The gun-as-machine was hand-crafted until the 1800s, its fit and finish dependent on the maker’s skill, with the very best craftsmen inevitably arming the rich.  Such gents worked in concert with metal artisans capable of transforming a plain steel tool into a work of fine art; hammer-locks bore dragon heads, gods frolicked on stocks, gilt stars on blackened barrels swore eternal night, and delivered.  The Golden Age of gun décor peaked mid-19th century, before mass-produced Colts with steel-rolled patterning wet the picnic, and the grand tradition of pretty guns became increasingly rare.  

A cadre of craftsmen brought hand-building out of extinction in the 20th century, but decorated weapons passed out of royal hands, to the new Lords, as in drug- and war-, whose vulgar embrace of the gilded gun reveals a potent mix of old ingredients; the promise of death to maintain power over the living, the urge for talismans against a nasty, brutish, and short existence, plus an egoists love for flash and sparkle as blinding cover for the ugliness of their endeavor.  In Mexico, fantastically lurid pistols and automatics, captured and presented by Federales in their usual failed warning, sit gleaming, fascinating, on confiscation tables: pistol butts graced with diamond Cholos or Virgins, Aztec jaguar stocks, old-school floral engraved and no-school gold-plated. These vulgar gems were clutched in life for protection against the very Devil’s instrument they held, and when diamond pavé failed to stop supersonic lead, it was not the Virgin whose hand they held, not even their mother’s, but the gun itself remained, their only comfort as they lay bleeding in a perforated and smoldering Chevy Suburban… the Faustian bargain fulfilled. A pretty gun gives poor advice, but a wise man understands its beauty, and the alchemical mistake which gave it power.

This article appears in Men's File #6 .
Copyright 2012 Paul d'Orléans

1795 / 1975

1794: Robespierre, the beheading heart of French revolutionary Terreur, stood interrupted on the floor of the Paris Commune on July 27, agape as young men clad in grandma’s drapes and pink silk knee-breeches called an end to the session. With them was Eros, her laughing head intact, corpulent and singing in the People’s Chamber…the death-party was over. These scandalous cousins of the recently-departed brashly entered the scene in death-on-sight garb, true fashion outlaws, and they looked Incroyable.  The gig was up for Robie-baby; any cake eaten tomorrow would fall to the floor…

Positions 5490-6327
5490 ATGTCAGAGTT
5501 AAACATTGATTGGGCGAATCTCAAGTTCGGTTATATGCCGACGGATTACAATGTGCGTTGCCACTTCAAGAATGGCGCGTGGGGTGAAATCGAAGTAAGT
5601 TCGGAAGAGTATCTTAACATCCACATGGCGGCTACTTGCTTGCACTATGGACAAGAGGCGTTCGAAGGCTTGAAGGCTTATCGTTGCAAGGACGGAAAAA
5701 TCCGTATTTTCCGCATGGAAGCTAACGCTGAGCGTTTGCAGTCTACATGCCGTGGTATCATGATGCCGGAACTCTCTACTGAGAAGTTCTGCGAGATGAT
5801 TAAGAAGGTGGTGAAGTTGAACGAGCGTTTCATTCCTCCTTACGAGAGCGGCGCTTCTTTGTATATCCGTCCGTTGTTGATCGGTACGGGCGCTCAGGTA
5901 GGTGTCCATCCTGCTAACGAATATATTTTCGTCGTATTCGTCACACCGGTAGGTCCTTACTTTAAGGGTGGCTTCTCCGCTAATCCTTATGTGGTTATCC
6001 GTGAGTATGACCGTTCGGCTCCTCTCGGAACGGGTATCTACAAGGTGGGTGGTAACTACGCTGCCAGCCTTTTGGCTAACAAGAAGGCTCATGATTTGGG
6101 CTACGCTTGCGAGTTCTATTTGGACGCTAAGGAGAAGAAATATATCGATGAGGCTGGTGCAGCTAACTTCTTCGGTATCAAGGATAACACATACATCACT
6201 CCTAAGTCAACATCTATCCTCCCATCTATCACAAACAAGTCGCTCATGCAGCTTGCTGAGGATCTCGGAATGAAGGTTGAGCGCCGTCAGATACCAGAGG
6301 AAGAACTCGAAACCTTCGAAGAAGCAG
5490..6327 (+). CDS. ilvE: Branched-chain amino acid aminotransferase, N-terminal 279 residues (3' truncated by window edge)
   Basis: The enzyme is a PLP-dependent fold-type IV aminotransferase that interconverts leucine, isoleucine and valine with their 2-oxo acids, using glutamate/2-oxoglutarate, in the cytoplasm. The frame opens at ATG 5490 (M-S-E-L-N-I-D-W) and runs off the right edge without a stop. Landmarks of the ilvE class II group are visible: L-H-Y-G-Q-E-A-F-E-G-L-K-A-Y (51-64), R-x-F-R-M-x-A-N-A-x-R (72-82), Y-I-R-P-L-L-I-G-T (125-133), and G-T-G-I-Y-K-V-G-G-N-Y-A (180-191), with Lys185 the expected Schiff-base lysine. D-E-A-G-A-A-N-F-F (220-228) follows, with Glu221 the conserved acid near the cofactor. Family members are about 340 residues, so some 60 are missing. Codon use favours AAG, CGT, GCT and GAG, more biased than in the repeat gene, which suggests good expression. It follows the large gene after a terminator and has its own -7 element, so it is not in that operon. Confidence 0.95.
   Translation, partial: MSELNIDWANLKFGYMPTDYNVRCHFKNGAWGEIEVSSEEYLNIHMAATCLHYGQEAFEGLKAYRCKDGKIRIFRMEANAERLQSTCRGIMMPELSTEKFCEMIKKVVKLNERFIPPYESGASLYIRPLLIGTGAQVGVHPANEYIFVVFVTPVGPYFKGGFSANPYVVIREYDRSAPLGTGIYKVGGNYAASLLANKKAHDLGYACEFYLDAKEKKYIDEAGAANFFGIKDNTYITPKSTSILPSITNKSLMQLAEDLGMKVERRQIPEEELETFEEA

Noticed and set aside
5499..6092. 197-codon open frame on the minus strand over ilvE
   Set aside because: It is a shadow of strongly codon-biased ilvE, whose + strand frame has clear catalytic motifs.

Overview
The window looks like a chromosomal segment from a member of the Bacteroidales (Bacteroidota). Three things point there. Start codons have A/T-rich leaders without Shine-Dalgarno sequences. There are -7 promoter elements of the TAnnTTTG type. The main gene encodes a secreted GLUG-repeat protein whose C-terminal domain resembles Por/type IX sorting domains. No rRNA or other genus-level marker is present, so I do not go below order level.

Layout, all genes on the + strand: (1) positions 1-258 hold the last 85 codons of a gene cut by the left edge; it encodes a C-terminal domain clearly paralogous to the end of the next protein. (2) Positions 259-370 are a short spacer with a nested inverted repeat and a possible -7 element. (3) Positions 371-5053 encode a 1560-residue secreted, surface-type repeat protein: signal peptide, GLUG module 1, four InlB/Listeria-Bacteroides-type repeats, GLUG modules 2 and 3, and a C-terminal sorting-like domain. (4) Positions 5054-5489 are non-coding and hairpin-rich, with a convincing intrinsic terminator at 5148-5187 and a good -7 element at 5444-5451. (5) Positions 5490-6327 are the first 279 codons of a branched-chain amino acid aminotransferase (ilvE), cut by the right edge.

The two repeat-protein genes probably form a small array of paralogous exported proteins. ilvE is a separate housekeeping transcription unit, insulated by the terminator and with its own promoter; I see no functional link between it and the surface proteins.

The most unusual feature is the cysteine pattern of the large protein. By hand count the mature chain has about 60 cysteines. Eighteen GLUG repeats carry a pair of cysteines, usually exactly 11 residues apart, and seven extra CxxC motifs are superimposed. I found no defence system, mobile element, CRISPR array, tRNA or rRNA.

After Revolutionary foreplay came the orgy of bloodletting, the mesmerizing fever of Thanatos, and haute Parisians were suddenly liable for crimes of behavior, thought, and attire. Laborer’s trousers and tunics were the mandated Utopian uniform – Carhartt’s by decree. But this was Paris, not Peking, and counter-revolutionary forces dressed, if not to kill, then to maim.  Packs of Incroyables roamed Paris, dandies in brash silk jackets with huge lapels, their hair cut a lá victime, rough- chopped and short at the back, a shaggy homage to the barbarous shearing prior to the Blade. They hunted down Jacobin Terreuristes with overgrown ‘Hercules’ walking sticks, silk-clad thugs with clubs kicking ass.  Clockwork citrus?  Two centuries early.
Les Incroyables wore a confusing mélange of approved workingman’s cloth (for cravats and vests), that hairdo, loud jackets and exaggerated style.  Reminiscent of the old days, but different - this was fashion, not theory.  Their gals, the Mervelleuses, wore sheer faux-Greek muslin dresses over skintone body-stockings; hoop skirts were out, skin was in.  Their discos were illegal bals de la victime, entrée gained by proof of severed relations, the hand-stamp a red ribbon for your neck, curtsies replaced by sudden downward drops of the head, morbid humor for black times.
copyright Charles Gatewood, used with permission
1974: The idealistic youth revolution of the 1960s had changed everything, and failed. The May ’68 Situationist fervor in France, the Students for Democratic Society in the US, marched the road of Thanatos, devolving into violent rhetoric, vicious infighting, and ‘political correctness’ (to quote Mao). Their numbers thinned as moderate changelings turned off to the Rules, and again, the People’s Uniform sucked.  Early 70s Robespierres robbed banks and planted bombs, hardening into a supercorrect core, attracting no-one at all. Eros descended center stage on a hydraulic lift, amid swirls of smoke… Glam had arrived, a leopard-glove slap to the Weather Underground, who could not believe the true face of Liberty– sexual, personal, artistic – was before them.